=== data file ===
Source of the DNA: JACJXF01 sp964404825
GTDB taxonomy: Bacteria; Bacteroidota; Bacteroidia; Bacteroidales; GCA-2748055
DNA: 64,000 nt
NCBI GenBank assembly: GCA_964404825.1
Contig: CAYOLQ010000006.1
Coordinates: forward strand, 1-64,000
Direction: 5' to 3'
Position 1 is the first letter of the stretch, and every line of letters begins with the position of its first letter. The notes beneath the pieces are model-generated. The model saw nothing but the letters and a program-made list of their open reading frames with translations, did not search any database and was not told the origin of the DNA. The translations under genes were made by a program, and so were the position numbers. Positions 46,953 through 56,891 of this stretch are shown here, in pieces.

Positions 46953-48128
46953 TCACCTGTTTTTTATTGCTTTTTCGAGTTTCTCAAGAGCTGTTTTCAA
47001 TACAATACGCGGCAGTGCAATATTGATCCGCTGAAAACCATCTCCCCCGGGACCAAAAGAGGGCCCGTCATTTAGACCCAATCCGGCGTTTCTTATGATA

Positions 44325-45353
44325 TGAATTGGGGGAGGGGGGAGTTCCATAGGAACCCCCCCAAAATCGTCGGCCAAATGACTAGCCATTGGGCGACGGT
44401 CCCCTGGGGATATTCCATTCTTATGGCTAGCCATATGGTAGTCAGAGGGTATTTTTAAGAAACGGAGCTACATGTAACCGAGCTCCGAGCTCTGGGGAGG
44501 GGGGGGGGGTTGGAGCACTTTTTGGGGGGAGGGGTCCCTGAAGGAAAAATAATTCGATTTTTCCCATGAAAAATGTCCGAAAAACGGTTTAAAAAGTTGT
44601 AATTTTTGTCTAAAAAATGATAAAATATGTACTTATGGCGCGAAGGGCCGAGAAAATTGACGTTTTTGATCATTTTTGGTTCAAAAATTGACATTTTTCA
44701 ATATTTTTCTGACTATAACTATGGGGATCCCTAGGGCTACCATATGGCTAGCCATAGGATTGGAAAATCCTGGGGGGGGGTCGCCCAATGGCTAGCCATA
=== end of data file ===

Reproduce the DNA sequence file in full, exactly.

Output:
Source of the DNA: JACJXF01 sp964404825
GTDB taxonomy: Bacteria; Bacteroidota; Bacteroidia; Bacteroidales; GCA-2748055
DNA: 64,000 nt
NCBI GenBank assembly: GCA_964404825.1
Contig: CAYOLQ010000006.1
Coordinates: forward strand, 1-64,000
Direction: 5' to 3'
Position 1 is the first letter of the stretch, and every line of letters begins with the position of its first letter. The notes beneath the pieces are model-generated. The model saw nothing but the letters and a program-made list of their open reading frames with translations, did not search any database and was not told the origin of the DNA. The translations under genes were made by a program, and so were the position numbers. Positions 46,953 through 56,891 of this stretch are shown here, in pieces.

Positions 46953-48128
46953 TCACCTGTTTTTTATTGCTTTTTCGAGTTTCTCAAGAGCTGTTTTCAA
47001 TACAATACGCGGCAGTGCAATATTGATCCGCTGAAAACCATCTCCCCCGGGACCAAAAGAGGGCCCGTCATTTAGACCCAATCCGGCGTTTCTTATGATA

Positions 44325-45353
44325 TGAATTGGGGGAGGGGGGAGTTCCATAGGAACCCCCCCAAAATCGTCGGCCAAATGACTAGCCATTGGGCGACGGT
44401 CCCCTGGGGATATTCCATTCTTATGGCTAGCCATATGGTAGTCAGAGGGTATTTTTAAGAAACGGAGCTACATGTAACCGAGCTCCGAGCTCTGGGGAGG
44501 GGGGGGGGGTTGGAGCACTTTTTGGGGGGAGGGGTCCCTGAAGGAAAAATAATTCGATTTTTCCCATGAAAAATGTCCGAAAAACGGTTTAAAAAGTTGT
44601 AATTTTTGTCTAAAAAATGATAAAATATGTACTTATGGCGCGAAGGGCCGAGAAAATTGACGTTTTTGATCATTTTTGGTTCAAAAATTGACATTTTTCA
44701 ATATTTTTCTGACTATAACTATGGGGATCCCTAGGGCTACCATATGGCTAGCCATAGGATTGGAAAATCCTGGGGGGGGGTCGCCCAATGGCTAGCCATA